2) His [mortal] father is a king, and
3) Often a near relative of his mother, but
4) The circumstances of his conception are unusual, and
5) He is also reputed to be the son of a god
6) At birth an attempt is made, usually by his father or his maternal grandfather, to kill him, but
7) He is spirited away, and
8) Reared by foster parents in a far country
9) We are told nothing of his childhood, but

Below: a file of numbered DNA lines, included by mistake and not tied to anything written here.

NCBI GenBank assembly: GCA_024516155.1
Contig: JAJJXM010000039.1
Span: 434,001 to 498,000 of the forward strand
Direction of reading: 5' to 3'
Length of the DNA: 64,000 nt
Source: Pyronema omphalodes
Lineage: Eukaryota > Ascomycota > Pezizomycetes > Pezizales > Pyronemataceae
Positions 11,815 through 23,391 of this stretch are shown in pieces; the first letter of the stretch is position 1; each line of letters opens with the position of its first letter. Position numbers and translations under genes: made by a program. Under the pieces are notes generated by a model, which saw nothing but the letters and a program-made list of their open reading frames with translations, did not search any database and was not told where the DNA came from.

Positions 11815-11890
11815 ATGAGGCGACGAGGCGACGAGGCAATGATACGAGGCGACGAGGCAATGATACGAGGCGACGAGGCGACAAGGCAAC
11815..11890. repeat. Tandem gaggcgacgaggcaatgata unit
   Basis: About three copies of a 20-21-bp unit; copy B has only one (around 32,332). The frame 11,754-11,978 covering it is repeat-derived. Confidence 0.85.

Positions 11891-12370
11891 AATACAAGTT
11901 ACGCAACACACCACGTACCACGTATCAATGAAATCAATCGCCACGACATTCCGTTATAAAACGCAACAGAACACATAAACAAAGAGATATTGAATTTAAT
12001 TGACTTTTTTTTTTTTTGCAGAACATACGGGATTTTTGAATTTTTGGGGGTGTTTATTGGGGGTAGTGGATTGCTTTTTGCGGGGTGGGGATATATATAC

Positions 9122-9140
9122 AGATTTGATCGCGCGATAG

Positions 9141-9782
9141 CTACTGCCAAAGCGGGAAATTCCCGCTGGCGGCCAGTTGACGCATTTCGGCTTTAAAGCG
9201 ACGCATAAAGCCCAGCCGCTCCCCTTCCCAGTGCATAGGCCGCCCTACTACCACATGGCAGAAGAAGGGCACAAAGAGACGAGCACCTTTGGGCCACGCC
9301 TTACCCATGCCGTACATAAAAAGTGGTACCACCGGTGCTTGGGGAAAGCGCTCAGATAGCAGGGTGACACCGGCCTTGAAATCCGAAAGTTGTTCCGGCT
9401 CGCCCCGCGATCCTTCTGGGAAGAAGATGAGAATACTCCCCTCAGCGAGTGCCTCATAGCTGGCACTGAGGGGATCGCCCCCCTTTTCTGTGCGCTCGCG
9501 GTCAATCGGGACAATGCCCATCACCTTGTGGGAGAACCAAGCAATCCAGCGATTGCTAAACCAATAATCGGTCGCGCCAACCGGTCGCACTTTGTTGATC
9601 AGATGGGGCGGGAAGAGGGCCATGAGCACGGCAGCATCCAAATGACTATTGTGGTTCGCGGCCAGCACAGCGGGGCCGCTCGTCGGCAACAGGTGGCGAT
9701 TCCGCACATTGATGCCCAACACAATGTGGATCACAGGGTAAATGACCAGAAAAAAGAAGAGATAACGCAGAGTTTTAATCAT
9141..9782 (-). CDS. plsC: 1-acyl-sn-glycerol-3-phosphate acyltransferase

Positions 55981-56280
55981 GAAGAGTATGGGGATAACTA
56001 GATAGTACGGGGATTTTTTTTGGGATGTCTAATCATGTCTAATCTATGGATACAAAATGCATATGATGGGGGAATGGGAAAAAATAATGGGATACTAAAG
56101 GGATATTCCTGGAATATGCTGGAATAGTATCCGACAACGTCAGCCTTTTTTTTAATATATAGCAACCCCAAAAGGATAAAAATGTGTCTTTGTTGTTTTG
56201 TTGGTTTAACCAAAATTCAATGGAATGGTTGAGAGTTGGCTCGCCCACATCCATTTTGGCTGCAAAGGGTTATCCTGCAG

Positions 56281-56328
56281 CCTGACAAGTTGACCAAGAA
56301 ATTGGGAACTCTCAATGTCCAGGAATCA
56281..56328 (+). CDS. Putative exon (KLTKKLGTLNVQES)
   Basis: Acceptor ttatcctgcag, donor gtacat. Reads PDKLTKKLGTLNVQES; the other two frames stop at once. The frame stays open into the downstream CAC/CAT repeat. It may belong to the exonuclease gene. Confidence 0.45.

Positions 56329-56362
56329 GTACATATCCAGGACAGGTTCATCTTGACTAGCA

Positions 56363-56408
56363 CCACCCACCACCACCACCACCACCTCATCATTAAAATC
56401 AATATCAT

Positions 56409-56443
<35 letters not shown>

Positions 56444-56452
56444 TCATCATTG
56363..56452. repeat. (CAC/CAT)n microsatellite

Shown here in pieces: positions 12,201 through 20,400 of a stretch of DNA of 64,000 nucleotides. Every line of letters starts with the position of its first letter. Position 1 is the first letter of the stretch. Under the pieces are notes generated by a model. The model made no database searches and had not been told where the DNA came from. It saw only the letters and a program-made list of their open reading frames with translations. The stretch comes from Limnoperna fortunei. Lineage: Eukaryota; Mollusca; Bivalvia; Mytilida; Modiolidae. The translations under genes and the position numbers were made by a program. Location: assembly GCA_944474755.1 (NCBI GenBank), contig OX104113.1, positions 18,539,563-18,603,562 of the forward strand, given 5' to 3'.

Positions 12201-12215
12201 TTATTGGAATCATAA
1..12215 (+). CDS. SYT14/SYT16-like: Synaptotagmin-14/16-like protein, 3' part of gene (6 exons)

10) On reaching manhood he returns or goes to his future kingdom
11) After victory over the king and/or a giant, dragon or wild beast
12) he marries a princess, often the daughter of his predecessor, and
13) becomes king.
14) For a while he reigns uneventfully, and
15) Prescribes laws, but
16) Later he loses favor with his subjects and/or the gods, and
17) Is driven from the throne and city, after which
18) He meets with a mysterious death
19) Often at the top of a hill
20) His children, if any, do not succeed him
21) His body is not buried, but, nevertheless
22) He has one or more holy sepulchres.
*according to Lord Raglan, The Hero (New York, 1954) 174-175.